No-Knock SWAT Raids Are Unnecessary and Reckless

No Knock Raids (or SWAT Teams Raids) are when a dozen ore more police officers in full gear and artillery break into the homes of unaware citizens without warning. At one time these raids were used sparingly and ONLY when it was determined there would be a high probability of violence, which is why they they go in a militarized fashion.

The careless use of SWAT teams in no-knock drug raids has resulted in a long list of innocent people being killed or seriously injured. 2014 alone found SWAT teams in Georgia senselessly killing businessman David Hooks and maiming a toddler.

In 2013, a man was shot in his hallway because he was awaken by noises. So grabbed his gunand went to investigate. Unfortunately he was shot by police and the man dies. Only later it was determined they had the wrong house. And when those raids victimize people who aren’t even criminals, officers seldom face criminal charges and are given every benefit of the doubt.

On August 5, 2005, a SWAT team converged around the Sunrise, Florida, home of Anthony Diotaiuto. They came to serve a search warrant based on an anonymous tip and an informant’s purchase of a single ounce of marijuana from the 23-yearold bartender and part-time student. A single ounce of marijuana? Hardly the crime of the century.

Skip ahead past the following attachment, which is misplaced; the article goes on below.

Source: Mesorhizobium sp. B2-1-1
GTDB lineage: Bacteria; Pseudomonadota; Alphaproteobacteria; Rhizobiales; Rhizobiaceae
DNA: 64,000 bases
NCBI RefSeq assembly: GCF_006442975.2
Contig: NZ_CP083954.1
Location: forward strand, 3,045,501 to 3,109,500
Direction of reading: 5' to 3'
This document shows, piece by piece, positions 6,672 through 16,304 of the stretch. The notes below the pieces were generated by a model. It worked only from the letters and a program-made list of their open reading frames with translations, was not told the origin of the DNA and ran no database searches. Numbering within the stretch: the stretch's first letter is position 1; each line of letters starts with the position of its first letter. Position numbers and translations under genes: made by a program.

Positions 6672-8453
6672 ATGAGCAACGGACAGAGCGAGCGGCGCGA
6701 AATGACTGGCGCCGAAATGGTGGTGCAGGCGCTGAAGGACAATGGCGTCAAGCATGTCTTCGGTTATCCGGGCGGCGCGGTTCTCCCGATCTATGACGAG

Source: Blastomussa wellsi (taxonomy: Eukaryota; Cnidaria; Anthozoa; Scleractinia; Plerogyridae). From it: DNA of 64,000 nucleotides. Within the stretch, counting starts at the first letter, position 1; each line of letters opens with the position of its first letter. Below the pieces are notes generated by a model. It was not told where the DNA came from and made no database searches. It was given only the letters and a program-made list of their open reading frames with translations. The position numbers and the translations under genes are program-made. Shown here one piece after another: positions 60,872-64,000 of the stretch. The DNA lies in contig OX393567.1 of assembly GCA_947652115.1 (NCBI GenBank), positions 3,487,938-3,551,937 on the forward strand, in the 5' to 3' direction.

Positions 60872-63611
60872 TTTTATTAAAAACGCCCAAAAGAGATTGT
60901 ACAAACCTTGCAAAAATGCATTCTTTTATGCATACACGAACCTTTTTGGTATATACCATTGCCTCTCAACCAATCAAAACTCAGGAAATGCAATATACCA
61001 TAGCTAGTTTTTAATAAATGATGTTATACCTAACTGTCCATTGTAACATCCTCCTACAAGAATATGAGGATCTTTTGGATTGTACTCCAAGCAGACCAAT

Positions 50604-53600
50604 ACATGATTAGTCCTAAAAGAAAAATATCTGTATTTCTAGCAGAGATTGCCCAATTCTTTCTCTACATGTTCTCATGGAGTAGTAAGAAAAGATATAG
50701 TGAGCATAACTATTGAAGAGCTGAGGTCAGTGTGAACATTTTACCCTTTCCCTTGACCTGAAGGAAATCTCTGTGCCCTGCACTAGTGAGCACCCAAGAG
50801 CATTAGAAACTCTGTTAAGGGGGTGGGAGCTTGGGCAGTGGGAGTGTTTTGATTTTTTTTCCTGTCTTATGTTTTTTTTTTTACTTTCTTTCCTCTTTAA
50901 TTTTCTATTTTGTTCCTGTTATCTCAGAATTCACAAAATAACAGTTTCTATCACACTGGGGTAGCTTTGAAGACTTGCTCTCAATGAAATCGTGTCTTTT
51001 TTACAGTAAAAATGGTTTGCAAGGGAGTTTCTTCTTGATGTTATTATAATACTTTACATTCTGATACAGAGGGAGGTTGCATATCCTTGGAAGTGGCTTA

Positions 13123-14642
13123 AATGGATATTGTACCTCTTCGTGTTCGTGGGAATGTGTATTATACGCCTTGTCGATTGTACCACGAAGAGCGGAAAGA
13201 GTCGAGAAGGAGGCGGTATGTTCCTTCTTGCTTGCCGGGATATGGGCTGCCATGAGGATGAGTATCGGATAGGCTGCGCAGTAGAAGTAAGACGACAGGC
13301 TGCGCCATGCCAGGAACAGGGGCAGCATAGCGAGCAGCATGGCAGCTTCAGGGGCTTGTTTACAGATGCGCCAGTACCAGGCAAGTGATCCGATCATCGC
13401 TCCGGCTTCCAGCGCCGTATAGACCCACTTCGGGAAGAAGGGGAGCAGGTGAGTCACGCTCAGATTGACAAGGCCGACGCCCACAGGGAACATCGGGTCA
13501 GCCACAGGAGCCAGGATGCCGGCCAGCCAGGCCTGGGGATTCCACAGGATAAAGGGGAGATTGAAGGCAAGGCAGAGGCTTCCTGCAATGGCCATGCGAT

We could go on.


Let’s turn it around, if Americans shoot officers during militarized raids—perhaps believing that they are being robbed and are acting in self-defense—charges of first-degree murder are likely. The case of Marvin Louis Guy in Texas is a glaring example. Guy was the target of a no-knock drug raid on May 9, 2014. Officers, operating on a tip from an informant who claimed that Guy was selling bags of cocaine, carried out a SWAT raid on his home in Killeen, Texas at around 5:30 AM—and Guy grabbed his gun and opened fire. Charles Dinwiddie, one of the officers, was hit and died two days later. Guy was charged with capital murder, and prosecutors are seeking the death penalty despite his assertions that he thought he was acting in self-defense.

No knock raids are unnecessary and reckless. I can think of very little crimes that require a band of thugs to kick in your door unannounced and point guns in your face. I’m sure you would agree that victimless crimes don’t require that kind of force.

These increasingly frequent raids are needlessly subjecting nonviolent offenders, bystanders, and wrongly targeted civilians to the terror of having their homes invaded while they’re sleeping. These raids bring unnecessary violence and provocation to nonviolent offenders, many of whom were guilty of only misdemeanors such as traffic citation. Yes, traffic citations. These raids terrorize innocent people.

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